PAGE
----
Note on the author: James Rogers, Ph.D., is director of food safety testing and research at Consumer Reports. He submitted this opinion piece, originally titled “Let’s Keep It Honest: The Full Story on Drug Residue in Meat & Poultry Testing,” in response to FSIS Administrator Carmen Rottenberg’s Aug. 29 alert on this topic.
In recent days, a Consumer Reports investigation indicating that potentially dangerous and banned substances have made their way into our meat supply has been called into question by industry organizations and the USDA’s Food Safety Inspection Service (FSIS). We took a hard look into the presence of drugs, including chloramphenicol, an antibiotic linked to potentially deadly anemia; phenylbutazone, an anti-inflammatory deemed too risky for human use; and ketamine, a hallucinogenic party drug and experimental antidepressant.
What we found is deeply worrisome and is why CR believes greater consideration is warranted on behalf of all consumers.
As a scientist and former FSIS official, I intimately understand how the agency collects, tests, and measures contaminants in food. When we looked at testing data from the FSIS, both an initial and then revised set, serious concerns came to light about the process, the standards applied, and the findings themselves.
At the heart of the matter is that there should never be any of these banned substances in the food supply. In the case of this testing, the FSIS created what can only be called an arbitrary and self-determined threshold, far above the legal threshold for the drugs chloramphenicol, ketamine, nitroimidazoles, and phenylbutazone, which is zero and what the Food, Drug, and Cosmetic Act mandates.
The FSIS has attempted to redirect the conversation about CR’s investigation to make it about the completeness of the data, offering up the explanation that the initial data was preliminary and released in error, and should be dismissed. The meat industry has, not surprisingly, supported that position.
Here’s the truth: the initial data set recorded thousands of data points showing detectable amounts of drugs in meat samples. The revised set issued by FSIS, using their arbitrary threshold, showed many of the results changed to “Residue Not Detected.” However, when the results that did remain were compared to the initial set, near-identical results appeared, including down to the final decimal place. The only scientific conclusion we can draw is that the entire initial data set is both real and meaningful; in many cases, trace amounts were no longer included simply because they did not meet the FSIS’s arbitrary threshold.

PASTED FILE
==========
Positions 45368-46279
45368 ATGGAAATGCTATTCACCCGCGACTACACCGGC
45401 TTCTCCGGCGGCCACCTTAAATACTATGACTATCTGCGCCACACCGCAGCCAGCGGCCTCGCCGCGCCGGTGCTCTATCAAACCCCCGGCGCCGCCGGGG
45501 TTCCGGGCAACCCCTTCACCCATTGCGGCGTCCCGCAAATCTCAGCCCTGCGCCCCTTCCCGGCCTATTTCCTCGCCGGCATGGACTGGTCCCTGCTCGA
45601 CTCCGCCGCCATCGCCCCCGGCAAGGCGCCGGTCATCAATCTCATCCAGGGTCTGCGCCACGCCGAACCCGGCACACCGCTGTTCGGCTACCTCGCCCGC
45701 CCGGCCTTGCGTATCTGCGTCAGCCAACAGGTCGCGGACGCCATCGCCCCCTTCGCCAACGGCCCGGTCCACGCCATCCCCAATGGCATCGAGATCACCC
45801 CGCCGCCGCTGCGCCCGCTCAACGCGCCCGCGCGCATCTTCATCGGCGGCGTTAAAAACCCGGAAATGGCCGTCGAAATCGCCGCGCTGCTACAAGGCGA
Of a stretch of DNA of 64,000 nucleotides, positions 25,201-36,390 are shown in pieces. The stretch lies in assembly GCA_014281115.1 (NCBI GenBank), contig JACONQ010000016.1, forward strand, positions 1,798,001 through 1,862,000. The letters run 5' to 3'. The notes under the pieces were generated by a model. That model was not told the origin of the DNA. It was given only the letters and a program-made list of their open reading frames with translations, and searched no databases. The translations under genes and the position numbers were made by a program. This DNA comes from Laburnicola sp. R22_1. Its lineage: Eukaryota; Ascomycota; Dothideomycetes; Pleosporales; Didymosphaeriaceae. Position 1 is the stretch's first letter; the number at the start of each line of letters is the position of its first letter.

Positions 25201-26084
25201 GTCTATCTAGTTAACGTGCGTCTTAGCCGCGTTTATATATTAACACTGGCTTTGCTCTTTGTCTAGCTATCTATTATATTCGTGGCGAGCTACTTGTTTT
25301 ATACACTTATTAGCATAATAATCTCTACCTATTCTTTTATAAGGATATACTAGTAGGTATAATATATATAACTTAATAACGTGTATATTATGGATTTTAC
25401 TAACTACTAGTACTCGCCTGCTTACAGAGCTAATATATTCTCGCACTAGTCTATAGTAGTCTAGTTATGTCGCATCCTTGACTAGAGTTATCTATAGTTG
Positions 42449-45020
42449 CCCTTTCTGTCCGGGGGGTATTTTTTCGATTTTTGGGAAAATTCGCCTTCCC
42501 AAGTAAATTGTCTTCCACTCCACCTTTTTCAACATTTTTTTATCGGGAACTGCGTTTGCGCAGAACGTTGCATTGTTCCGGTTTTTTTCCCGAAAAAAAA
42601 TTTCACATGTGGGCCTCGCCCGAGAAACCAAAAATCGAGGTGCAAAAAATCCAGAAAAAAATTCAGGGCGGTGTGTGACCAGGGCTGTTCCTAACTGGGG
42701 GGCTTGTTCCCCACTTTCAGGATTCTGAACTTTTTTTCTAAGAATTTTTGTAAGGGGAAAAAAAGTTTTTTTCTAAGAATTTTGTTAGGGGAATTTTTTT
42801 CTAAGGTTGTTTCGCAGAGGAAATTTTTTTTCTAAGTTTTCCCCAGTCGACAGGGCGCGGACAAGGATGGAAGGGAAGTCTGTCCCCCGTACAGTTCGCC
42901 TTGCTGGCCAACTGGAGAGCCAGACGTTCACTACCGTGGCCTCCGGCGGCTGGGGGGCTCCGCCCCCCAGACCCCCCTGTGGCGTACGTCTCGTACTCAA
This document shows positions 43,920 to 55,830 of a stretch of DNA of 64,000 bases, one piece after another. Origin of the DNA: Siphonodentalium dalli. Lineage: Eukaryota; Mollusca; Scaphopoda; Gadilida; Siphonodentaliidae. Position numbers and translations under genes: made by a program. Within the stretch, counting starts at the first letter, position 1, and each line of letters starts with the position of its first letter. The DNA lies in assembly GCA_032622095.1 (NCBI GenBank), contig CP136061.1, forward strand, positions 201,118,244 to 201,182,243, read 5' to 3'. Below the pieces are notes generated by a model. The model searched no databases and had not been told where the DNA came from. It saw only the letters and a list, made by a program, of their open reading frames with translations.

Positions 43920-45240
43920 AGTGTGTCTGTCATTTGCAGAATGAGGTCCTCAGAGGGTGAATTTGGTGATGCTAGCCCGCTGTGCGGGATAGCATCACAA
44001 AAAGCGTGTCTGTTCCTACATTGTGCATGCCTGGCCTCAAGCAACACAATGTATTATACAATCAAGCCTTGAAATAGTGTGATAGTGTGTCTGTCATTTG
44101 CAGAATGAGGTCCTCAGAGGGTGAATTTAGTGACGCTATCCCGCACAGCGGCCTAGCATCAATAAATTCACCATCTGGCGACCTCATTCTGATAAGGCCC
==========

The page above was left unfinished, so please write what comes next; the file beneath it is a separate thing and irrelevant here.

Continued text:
Upon consideration by CR scientists, and after several exchanges we had with the FSIS regarding the methods used to create both data sets, the FSIS was unable to provide a scientifically convincing rationale for why the data should be dismissed. In fact, the process used by the FSIS to set their threshold has been cloaked in secrecy, neither shared publicly, nor peer reviewed.
The criteria applied by the FSIS to the results in question do not meet established scientific methods, including peer review. They are also less rigorous than the criteria used by other government agencies, including the FDA and the EPA.
That’s why CR’s only mission is to work with and for the consumer, to keep us all safe and healthy. We are calling for more discussion within the regulatory and scientific community on how to better our food system and stand by the principle of zero tolerance for potential consumer harm from banned drugs in meat. The FSIS and the entire food industry should operate by that principle, too.
Because no consumer has a way to determine what’s inside the meals we eat — the ability to analyze food on our own — we all must be able to rely on the promises of producers, the safeguards of government standards, and the scientific tests of independent experts to ensure our safety.
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